What does DRSABCD stand for in first aid?

DRS ABCD is an acronym/mnemonic taught on first aid courses across the world. It is designed to help people have a structure for how to act in a medical emergency.

There are various versions of DRS ABCD in existance. In this blog post we’ll discuss DRS ABCD and what it stands for

DangeFirst aid for an electric shockr

You are the most important person in any emergency situation! Before jumping into action you should check for any actual or potential dangers to yourself, bystanders or the patient.

If danger is present you should attempt to reduce the risk of harm. If you assess the situation as being too dangerous then stay back and call for professional help. 


If someone is collapsed/unwell your first action should be to check for a response.

Do this in adults by shouting at them and gently shaking their shoulders. Do not shake the person violently as this could cause further harm! 

If you do not get a response then the victim is unconscious and this is a medical emergency

Shout/summon help

Once you’ve found someone unconscious your first action should be to shout/summon for help. Making people aware of an emergency situation is important.

Bystanders can perform useful jobs such as flagging down an ambulance.


Every unconscious patient is at risk of airway obstruction due to the back of the tongue falling back.

You need to open the airway by performing a head tilt chin lift demonstrated by the photo below



Once you’ve opened the airway you should check for breathing for a maximum of 10 seconds.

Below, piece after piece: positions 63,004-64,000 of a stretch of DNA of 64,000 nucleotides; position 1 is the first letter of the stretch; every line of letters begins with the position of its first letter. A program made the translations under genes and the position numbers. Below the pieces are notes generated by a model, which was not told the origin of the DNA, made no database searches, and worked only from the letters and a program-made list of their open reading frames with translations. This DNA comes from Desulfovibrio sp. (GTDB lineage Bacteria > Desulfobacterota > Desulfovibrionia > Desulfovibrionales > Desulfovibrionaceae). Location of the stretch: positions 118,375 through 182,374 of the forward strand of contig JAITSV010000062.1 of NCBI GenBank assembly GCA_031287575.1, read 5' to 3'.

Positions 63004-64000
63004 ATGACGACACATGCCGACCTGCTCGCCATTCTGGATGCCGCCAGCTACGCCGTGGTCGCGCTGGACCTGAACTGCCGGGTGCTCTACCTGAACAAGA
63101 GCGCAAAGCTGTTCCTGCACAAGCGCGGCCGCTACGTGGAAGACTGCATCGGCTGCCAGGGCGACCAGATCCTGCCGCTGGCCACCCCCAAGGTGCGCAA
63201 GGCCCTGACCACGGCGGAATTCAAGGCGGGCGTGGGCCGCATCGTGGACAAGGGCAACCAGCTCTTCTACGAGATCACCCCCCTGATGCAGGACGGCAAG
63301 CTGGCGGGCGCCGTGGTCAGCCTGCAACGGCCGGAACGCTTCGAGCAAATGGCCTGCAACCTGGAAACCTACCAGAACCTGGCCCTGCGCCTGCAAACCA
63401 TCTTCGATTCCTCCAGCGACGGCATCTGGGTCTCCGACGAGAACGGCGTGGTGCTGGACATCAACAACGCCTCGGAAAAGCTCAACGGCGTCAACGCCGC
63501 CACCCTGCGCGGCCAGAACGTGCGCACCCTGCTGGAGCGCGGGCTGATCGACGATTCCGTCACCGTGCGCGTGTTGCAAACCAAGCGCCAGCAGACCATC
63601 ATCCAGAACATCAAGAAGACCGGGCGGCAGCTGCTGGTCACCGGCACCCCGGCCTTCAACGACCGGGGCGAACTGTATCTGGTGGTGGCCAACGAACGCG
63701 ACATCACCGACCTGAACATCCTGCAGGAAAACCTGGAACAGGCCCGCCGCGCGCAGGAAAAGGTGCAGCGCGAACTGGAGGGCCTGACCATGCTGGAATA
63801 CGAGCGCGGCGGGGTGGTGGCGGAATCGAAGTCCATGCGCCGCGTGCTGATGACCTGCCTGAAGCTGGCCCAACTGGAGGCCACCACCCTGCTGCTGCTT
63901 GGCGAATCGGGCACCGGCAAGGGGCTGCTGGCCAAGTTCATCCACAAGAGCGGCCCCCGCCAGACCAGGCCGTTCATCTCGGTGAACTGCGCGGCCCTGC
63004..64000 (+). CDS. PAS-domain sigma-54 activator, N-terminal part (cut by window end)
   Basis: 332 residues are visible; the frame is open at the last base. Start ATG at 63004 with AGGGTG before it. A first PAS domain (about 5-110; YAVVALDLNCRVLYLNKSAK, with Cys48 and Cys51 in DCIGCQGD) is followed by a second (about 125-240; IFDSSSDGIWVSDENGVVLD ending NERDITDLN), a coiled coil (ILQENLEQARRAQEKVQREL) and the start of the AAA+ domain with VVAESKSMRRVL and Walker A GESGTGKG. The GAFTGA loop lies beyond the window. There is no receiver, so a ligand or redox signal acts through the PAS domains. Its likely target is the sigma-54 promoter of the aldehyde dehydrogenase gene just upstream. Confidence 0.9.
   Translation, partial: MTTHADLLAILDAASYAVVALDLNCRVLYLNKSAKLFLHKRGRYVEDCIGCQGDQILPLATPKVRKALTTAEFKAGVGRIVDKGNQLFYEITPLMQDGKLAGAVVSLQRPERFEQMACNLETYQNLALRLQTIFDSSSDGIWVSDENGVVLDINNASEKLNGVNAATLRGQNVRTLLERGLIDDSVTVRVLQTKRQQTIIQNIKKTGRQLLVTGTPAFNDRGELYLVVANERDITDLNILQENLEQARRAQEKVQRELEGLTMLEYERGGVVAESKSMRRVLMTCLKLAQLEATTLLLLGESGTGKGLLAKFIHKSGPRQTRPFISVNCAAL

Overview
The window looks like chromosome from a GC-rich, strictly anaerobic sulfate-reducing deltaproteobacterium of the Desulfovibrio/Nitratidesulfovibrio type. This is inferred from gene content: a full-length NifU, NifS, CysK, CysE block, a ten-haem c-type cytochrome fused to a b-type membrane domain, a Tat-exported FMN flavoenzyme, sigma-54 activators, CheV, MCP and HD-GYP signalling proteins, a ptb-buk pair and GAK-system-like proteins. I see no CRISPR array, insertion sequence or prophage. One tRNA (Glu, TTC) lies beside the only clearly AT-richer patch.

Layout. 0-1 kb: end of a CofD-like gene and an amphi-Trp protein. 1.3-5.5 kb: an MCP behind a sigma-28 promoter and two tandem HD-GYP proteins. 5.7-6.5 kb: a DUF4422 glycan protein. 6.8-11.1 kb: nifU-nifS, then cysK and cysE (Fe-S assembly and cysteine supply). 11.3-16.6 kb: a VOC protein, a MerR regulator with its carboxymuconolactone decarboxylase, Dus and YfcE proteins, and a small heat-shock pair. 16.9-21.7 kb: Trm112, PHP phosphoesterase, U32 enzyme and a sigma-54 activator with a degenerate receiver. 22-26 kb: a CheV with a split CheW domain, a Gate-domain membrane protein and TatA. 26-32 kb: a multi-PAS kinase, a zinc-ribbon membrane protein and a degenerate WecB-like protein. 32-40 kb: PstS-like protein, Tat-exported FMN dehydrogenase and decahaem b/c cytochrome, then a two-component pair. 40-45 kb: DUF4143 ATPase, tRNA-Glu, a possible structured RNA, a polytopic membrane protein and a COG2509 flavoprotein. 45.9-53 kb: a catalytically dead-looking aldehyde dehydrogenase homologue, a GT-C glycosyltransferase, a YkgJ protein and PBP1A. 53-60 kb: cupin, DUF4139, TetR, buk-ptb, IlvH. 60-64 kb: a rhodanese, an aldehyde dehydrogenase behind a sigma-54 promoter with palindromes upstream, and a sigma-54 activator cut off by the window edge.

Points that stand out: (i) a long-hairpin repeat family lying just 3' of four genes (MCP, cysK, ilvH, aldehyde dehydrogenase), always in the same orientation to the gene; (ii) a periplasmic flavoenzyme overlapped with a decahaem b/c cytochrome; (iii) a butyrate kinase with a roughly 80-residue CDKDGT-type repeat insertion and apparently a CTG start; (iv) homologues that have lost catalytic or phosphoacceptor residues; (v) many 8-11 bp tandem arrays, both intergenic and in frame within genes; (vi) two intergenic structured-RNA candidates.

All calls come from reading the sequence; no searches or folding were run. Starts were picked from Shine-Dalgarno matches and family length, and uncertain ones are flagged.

Place the side of your face over the victim’s mouth and look at the chest.

You are looking for chest movement, listening  for breath sounds and feeling for exhaled breath on the side of your cheek.


If someone isn’t breathing you should immediately start Cardiopulmonary Resuscitation and call for a defibrillator.

CPR comprises of chest compressions and rescue breaths (if trained to do so).

Chest compressions should be started as soon as possible at a rate of 100 – 120 per minute.

Young Woman Performing Cardiopulmonary Resuscitation


Once an Automated External Defibrillator (AED) arrives it should be used as soon as possible. Open the box and follow the voice prompts.

You can learn how to use a defibrillator by taking our free online AED course

John Furst

JOHN FURST is an experienced emergency medical technician and qualified first aid and CPR instructor. John is passionate about first aid and believes everyone should have the skills and confidence to take action in an emergency situation.

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